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August 20th, 2012

Bone Drug ONJ Triggered by Dental Work

Reviewed by Robert Jasmer, MD; Associate Clinical Professor of Medicine, University of California, San Francisco

Take PosttestAction Points
-- Dental extraction emerged as the dominant etiologic culprit in bisphosphonate
associated osteonecrosis of the jaw (ONJ) among patients with multiple myeloma
or Waldenstrom's macroglobulinemia.
-- Note that the cumulative bisphosphonate dose also played a role in a patient's
predisposition to ONJ.

Dental extraction emerged as the dominant etiologic culprit in bisphosphonate-associated osteonecrosis of the jaw (ONJ) among patients with multiple myeloma or Waldenstrom's macroglobulinemia, an Italian study showed.

In almost 80% of cases, patients reported recent dental alveolar surgery, including tooth extraction. In fact, all but one of 55 cases of ONJ occurred in association with some type of dental procedure. reported Alessandro Andriani, MD, of Ospedale Nuovo Regina Margherita in Rome, and colleagues online in Blood Cancer Journal.

The cumulative bisphosphonate dose also played a role in a patient's predisposition to ONJ, they said.

"A dental examination with preventive dentistry must be performed before starting [bisphosphonate] therapy, and some cautions must be used if dental problems appear during therapy," the authors advised. "The use of antibiotics for germ eradication, the indication to avoid tooth removal and dental implants, and the implementation of nonsurgical control of periodontal disease are universally recognized.

Bisphosphonate therapy should be individualized by patient, they added, and patients should not receive continuous therapy for more than 1 to 2 years.

ONJ has been reported as a complication of bisphosphonate therapy in 4% to 15% of cancer patients, including neoplastic and non-neoplastic conditions, the authors noted.

Several previous studies have reported an association between ONJ and dental or oral-cavity surgery among bisphosphonate users. Andriani and colleagues sought to describe in more detail the clinical characteristics and evolution of ONJ in patients with myeloma and Waldenstrom's macroglobulinemia.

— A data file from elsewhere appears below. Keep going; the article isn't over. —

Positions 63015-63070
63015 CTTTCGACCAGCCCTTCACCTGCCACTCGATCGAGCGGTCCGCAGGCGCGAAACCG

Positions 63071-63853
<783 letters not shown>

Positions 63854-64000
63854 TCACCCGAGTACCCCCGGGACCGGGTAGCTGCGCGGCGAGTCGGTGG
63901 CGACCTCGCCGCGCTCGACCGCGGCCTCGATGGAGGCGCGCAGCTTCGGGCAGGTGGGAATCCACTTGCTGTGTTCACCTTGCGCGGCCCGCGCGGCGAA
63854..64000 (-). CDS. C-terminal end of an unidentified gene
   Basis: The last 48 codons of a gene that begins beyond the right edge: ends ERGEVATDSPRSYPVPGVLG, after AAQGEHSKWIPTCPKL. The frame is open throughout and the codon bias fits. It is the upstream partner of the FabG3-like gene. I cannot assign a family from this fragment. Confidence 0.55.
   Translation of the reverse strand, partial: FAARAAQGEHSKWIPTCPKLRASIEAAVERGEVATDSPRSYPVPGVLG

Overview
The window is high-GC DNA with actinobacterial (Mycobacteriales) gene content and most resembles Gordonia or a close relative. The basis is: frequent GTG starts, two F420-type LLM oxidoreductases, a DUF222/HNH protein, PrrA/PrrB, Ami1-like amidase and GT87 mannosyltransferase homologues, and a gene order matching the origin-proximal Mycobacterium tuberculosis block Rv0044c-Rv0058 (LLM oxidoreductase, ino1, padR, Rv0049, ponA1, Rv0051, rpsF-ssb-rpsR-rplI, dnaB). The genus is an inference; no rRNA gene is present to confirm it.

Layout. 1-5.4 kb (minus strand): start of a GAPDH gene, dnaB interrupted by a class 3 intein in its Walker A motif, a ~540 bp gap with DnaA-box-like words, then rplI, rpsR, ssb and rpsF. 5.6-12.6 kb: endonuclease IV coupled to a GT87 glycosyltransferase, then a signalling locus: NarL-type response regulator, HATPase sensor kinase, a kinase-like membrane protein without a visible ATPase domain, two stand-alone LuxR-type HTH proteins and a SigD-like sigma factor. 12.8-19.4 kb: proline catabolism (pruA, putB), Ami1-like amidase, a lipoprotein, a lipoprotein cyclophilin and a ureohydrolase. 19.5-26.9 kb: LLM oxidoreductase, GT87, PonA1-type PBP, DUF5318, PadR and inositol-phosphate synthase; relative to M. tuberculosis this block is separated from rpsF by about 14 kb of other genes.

The group explained that because of their clinical characteristics, these patients are the best candidates to be treated with bisphosphonates.

Investigators at 10 centers retrospectively examined records of patients with either of the hematologic malignancies and identified all who developed ONJ in association with bisphosphonate therapy. The search produced a total of 55 patients to include in the study.

Diagnostic criteria for ONJ consisted of presence of exposed or necrotic bone of the maxilla or mandible with or without pain; evidence of regional soft-tissue inflammatory swelling or infection; exposed bone with pathologic fracture with pain, swelling, or cutaneous fistula.

The involved site was the mandible in 29 patients, the maxilla in 22, and both in the remaining four. The trigger for ONJ was dental alveolar surgery in 43 patients, dental implant procedures in three, periodontal disease in five, dental prosthesis in three, and one case with no readily identifiable cause.

The authors determined that 12 of the 55 patients were in remission of their hematologic malignancy at the time of ONJ diagnosis.

By Ruggiero criteria, 46 of 55 (83.8%) patients had stage II ONJ.

Examination of patient treatment history showed that 10 (18%) patients developed ONJ within 12 months of starting bisphosphonate therapy, 16 (29%) between 12 and 24 months, 10 (18%) between 24 and 36 months, four (7%) after 36 to 48 months, and 15 patients (27%) after 48 months.

The treatment approach varied across the patient population:

51 received antibiotics
Six had surgical debridement in addition to antibiotics
16 had hyperbaric oxygen or ozonotherapy
12 had sequestrectomy plus hyperbaric oxygen

Treatment led to complete response in 20 patients and improvement in 21. However, the condition did not change in nine patients, and three had worsening of ONJ despite treatment. The authors found that surgery plus antibiotics and hyperbaric oxygen/ozonotherapy produced the best outcomes.

Univariate analysis of factors associated with response to therapy identified receipt of hyperbaric oxygen as the only significant predictor of response (P=0.007).

All of the patients received either zoledronic acid (Zometa) or pamidronate (Aredia), and the type of bisphosphonate did not influence outcome. However, total bisphosphonate dose did.

Using zoledronic acid as the reference, the authors found that a lower cumulative dose was associated with an increased likelihood of response. The association strengthened across the range of cutoff points from less than 80 mg to more than 130 mg.

The authors had no disclosures.

Primary source: Blood Cancer Journal
Source reference:
Andriani A et al. "Evolution of bisphosphonate-related osteonecrosis of the jaw in patients with multiple myeloma and Waldenstrom's macroglobulinemia: A retrospective, multicentric study" Blood Cancer J 2012; DOI: 10.1038/bcj.2012.9.

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